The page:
You should brush your dog or cat before and after a bath, but only if you regularly brush him at least three times a week, Robles says. Brushing can be painful and uncomfortable if there are matts or knots in your pet’s fur. “This can turn grooming into a negative,” she says. “You can’t just brush them out.” If your dog or cat has tangled fur, take him to a professional groomer first, then start a regular brushing routine. This will not only keep your pet’s coat shinier and tangle-free, but also keep him cleaner between baths. For breeds with double coats that shed (such as Labrador Retrievers and German Shepherds), you can brush your pet while he is shampooed to help remove some of the excess undercoat, but for all other breeds, make sure your pet is as dry as possible after the bath and before brushing, Robles said. If his fur is too saturated with water, you’ll only create mats. You can even wait until the next day to brush. A slicker brush and/or long-tooth comb will work best for most breeds. Some de-shedding tools and undercoat rakes have been known to knick the skin and cause infections, so double check all tools with a professional groomer or veterinarian you trust before using them, Robles says. A groomer will also be able to demonstrate the proper way to brush your pet from head to paw.
Hasty Drying Technique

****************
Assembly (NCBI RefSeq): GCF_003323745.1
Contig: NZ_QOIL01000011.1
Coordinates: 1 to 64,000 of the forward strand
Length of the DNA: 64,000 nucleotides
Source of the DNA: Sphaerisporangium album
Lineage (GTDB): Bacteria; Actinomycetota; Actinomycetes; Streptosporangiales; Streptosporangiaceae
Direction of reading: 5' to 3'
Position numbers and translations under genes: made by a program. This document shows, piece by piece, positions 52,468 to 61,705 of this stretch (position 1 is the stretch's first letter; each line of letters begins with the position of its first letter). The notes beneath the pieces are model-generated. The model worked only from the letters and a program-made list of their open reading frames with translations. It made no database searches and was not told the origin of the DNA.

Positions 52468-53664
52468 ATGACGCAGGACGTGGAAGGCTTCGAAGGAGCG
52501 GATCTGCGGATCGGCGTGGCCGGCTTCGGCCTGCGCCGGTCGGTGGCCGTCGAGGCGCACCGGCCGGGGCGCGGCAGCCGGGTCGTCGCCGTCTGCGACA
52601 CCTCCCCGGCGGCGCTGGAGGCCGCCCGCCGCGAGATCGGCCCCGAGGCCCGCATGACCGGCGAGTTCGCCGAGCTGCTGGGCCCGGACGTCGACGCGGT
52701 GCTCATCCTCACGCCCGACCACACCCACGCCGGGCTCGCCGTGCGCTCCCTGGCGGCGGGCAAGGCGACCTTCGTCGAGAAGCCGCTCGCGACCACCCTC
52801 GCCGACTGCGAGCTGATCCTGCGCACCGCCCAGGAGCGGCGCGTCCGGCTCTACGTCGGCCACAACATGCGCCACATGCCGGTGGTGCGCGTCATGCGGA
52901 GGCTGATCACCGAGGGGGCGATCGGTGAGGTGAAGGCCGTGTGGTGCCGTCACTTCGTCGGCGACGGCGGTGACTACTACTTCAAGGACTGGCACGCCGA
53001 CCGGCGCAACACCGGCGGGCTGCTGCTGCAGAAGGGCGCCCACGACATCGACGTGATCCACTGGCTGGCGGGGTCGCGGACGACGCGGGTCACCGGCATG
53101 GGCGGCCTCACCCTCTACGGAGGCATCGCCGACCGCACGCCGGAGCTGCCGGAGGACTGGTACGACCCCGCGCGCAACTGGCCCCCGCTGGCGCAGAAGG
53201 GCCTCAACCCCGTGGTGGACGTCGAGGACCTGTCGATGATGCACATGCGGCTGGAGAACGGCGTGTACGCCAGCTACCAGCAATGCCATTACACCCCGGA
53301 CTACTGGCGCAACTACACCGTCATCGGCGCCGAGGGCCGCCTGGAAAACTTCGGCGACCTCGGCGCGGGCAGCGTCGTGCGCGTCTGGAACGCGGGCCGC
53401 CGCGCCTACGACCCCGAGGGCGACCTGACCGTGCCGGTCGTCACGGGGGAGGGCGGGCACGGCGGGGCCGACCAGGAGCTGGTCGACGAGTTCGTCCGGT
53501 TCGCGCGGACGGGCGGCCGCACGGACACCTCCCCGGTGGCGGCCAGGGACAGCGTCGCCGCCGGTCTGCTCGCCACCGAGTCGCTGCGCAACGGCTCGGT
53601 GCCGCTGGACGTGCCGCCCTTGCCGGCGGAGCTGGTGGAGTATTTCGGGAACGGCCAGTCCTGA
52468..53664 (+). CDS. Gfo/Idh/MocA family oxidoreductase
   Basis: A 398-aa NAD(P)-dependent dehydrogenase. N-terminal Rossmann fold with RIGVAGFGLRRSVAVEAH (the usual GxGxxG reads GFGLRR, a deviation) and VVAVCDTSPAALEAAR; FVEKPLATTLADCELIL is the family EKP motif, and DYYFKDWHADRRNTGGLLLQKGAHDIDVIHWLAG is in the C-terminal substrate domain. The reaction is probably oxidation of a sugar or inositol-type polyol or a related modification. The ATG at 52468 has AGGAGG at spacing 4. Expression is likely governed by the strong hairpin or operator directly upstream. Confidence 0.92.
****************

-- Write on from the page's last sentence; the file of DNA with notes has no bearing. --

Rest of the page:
Make sure you have towels ready to go before the bath (the last thing you want is a soaking wet pet sprinting through your home!) and, if you own a dog, have a few towels on the floor and one ready to drape over his back in case he wants to shake off during the bath. After a bath most pet owners quickly towel down their pet, but you should try to get the fur as dry as possible, Robles says. Use a towel to gently squeeze the fur and pull out as much water as possible, she said. By the end, your pet should be damp but not dripping wet. You’ll want to leave using a blow dryer or any other type of drying tool to the professional groomer, Robles says. It’s difficult to regulate the temperature of the airflow, which increases the risk of burning your pet’s skin. Plus, most animals are scared of the noise, which may put a damper on the end of an otherwise positive bath time experience.